- Posted January 17, 2013 by
Georgia: Gay honey-trapping
Imagine that you are a gay in a predominantly orthodox country.
Imagine that you are having sex with some public figure
Imagine that you are secretly taped while having sex with the same public figure
Imagine that these incriminating videos are being used against you and your partner, the public one.
I think this is very hard to imagine in general, especially when you live in a country where human rights are well protected and where privacy is a precious thing.
Being unbelievable for someone, turns out to be a terrible experience for some others in Georgia.
On January 14, 2013, Prosecutor’s Office of Georgia announced that previous leadership of the Military Police, Ministry of Defense, recorded videos of public figures (officials) having gay sex and used those videotapes for blackmailing them.
Definitely, this kind of method for threatening, blackmailing and assaulting people is not an innovation, but took place in almost every country of the world, in various periods of the history.
Though, after revealing videotapes of Sexual abuse in Gldani Prison, Georgia, it was still no surprise for the society. Many Human Rights Organizations, including "LGBT Georgia" recalled this fact, asking the officials to stop broadcasting of video materials through TV channels, though according to the Transparency International Georgia “TV stations failed to comply with the Code of Conduct for Broadcasters, according to which TV stations shall not show sex in programs aired before midnight and shall only portray sex or discussions about sex between 20:00 and 23:00 if this is justified by public interested and edited in a proper form. The Code also highlights that when reporting on crime “broadcasters shall seek to balance the freedom of expression with the presumption of innocence and respect for the privacy of suspect, accused, convict, witness and victim.”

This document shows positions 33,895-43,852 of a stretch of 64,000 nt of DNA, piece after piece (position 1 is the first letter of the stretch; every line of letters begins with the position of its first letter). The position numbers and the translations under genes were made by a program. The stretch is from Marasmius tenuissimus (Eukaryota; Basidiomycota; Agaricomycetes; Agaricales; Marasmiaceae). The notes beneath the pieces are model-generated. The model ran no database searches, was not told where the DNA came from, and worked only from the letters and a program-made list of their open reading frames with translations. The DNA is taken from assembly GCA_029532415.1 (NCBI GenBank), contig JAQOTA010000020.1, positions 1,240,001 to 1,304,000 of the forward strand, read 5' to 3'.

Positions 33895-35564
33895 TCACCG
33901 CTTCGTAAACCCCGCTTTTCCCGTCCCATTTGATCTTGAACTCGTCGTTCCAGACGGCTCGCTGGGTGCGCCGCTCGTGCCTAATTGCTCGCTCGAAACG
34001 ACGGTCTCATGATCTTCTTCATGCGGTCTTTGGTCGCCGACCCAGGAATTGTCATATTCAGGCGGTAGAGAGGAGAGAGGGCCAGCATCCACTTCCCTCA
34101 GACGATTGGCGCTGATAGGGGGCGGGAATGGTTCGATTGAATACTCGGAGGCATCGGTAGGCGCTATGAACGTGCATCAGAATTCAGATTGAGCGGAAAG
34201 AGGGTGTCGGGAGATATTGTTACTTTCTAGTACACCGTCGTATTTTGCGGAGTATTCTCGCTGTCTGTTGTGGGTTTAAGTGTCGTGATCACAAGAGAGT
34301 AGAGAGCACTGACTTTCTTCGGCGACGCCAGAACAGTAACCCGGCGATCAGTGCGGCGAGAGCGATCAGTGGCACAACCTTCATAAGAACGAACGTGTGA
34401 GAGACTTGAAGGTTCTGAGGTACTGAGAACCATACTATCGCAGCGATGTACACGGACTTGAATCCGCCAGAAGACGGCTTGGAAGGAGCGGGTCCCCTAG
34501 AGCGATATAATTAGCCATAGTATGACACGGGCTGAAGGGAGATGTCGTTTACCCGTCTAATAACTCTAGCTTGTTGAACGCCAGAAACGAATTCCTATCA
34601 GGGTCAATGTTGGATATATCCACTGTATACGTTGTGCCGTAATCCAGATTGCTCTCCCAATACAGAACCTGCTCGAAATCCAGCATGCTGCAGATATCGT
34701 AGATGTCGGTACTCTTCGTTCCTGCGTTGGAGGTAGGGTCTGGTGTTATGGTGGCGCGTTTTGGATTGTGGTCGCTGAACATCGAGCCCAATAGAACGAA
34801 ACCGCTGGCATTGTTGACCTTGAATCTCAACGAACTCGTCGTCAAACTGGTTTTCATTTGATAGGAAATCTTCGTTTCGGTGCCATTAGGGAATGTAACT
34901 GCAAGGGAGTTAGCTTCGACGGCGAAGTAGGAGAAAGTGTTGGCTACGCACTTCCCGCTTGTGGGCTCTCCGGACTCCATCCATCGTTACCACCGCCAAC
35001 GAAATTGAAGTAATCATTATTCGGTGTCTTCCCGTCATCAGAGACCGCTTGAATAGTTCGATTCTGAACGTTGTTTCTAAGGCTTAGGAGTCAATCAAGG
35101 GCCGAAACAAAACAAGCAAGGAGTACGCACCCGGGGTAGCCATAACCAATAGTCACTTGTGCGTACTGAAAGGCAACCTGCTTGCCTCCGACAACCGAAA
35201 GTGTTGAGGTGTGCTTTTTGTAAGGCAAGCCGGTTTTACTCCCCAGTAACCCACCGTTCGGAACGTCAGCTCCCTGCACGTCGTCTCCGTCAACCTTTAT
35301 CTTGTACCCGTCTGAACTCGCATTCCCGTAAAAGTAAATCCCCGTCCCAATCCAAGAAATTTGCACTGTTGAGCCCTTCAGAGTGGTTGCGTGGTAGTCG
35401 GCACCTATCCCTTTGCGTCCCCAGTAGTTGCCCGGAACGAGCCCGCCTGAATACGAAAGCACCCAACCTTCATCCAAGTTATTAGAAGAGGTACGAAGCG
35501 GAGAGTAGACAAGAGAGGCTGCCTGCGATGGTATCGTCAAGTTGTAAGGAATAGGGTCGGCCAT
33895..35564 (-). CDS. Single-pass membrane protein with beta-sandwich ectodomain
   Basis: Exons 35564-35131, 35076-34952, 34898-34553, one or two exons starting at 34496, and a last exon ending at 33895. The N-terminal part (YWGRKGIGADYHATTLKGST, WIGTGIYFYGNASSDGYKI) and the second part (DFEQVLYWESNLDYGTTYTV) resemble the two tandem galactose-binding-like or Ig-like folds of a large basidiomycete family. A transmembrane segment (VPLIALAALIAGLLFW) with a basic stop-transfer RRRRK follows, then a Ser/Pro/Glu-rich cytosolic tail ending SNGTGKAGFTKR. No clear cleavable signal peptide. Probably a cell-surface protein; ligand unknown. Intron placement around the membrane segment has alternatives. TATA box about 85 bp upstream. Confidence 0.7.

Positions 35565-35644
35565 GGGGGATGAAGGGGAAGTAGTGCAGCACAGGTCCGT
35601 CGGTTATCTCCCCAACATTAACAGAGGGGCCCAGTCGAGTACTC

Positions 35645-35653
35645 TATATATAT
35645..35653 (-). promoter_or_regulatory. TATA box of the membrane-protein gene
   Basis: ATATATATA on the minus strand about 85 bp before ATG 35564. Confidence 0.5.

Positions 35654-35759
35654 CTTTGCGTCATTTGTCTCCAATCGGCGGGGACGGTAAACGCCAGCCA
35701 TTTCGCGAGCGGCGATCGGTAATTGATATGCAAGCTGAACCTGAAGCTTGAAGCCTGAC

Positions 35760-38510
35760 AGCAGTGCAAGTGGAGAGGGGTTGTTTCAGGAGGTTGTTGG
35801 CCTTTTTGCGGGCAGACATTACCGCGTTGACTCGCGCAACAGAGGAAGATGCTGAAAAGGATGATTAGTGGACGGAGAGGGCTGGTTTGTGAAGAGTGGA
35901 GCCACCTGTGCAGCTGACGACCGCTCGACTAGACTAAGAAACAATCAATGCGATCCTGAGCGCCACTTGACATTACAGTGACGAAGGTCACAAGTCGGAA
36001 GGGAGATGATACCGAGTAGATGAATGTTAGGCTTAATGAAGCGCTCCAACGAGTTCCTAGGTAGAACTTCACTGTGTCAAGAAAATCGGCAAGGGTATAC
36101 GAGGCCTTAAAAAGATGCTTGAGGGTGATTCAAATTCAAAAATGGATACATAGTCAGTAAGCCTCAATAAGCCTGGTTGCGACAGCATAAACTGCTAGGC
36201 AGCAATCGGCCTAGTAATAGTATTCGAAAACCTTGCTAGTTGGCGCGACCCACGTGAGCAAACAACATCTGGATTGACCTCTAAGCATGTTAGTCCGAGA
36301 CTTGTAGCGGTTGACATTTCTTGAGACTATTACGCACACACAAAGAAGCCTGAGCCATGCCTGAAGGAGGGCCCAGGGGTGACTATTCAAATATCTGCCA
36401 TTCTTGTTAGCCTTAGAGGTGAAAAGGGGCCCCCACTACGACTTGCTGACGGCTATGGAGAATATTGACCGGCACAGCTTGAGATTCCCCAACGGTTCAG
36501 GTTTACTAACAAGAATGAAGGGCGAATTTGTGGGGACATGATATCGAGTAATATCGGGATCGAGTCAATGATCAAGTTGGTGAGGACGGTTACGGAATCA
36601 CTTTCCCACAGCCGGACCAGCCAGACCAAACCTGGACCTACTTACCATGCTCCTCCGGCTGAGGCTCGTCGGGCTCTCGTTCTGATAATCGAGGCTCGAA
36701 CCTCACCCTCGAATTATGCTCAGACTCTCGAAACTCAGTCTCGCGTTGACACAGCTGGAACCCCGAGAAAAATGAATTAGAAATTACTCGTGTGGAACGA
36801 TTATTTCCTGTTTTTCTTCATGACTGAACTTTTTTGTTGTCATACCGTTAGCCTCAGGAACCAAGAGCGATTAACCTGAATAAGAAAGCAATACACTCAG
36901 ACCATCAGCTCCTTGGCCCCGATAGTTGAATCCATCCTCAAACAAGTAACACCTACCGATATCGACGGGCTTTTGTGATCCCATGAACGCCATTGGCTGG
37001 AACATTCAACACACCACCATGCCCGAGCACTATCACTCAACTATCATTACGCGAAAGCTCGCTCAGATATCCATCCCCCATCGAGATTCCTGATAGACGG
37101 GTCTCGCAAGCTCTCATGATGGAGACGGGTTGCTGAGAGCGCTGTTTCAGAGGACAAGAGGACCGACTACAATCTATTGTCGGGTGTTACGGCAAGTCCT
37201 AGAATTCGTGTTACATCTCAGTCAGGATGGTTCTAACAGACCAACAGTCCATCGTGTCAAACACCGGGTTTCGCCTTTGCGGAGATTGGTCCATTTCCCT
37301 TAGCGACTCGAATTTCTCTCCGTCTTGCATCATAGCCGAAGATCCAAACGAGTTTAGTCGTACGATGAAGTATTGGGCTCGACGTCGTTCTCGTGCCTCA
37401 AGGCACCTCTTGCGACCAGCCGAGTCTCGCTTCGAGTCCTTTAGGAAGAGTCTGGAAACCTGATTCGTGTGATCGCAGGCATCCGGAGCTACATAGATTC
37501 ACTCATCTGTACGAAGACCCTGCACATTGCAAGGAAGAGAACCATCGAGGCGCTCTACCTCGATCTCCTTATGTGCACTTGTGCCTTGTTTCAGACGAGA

Following these recalls, on January 15, Archil Kbilashvili, the Prosecutor General of Georgia explained that the Prosecutor’s Office didn't violate human rights by showing the videotapes, as it was impossible to identify the people in secretly taped videos.
Explanation is not a relief, but on the contrary, existence of such incriminating videos is and always will be the reason for permanent fear for those who were taped and for those who are not taped as well.
Presently, active LGBT organizations in Georgia scheduled Facebook event for protesting blackmailing, entrapment and humiliating of people for their sexuality, in front of the Persecutor’s Office of Georgia.
Photo (C) Eric Politzer for Identoba [/caption]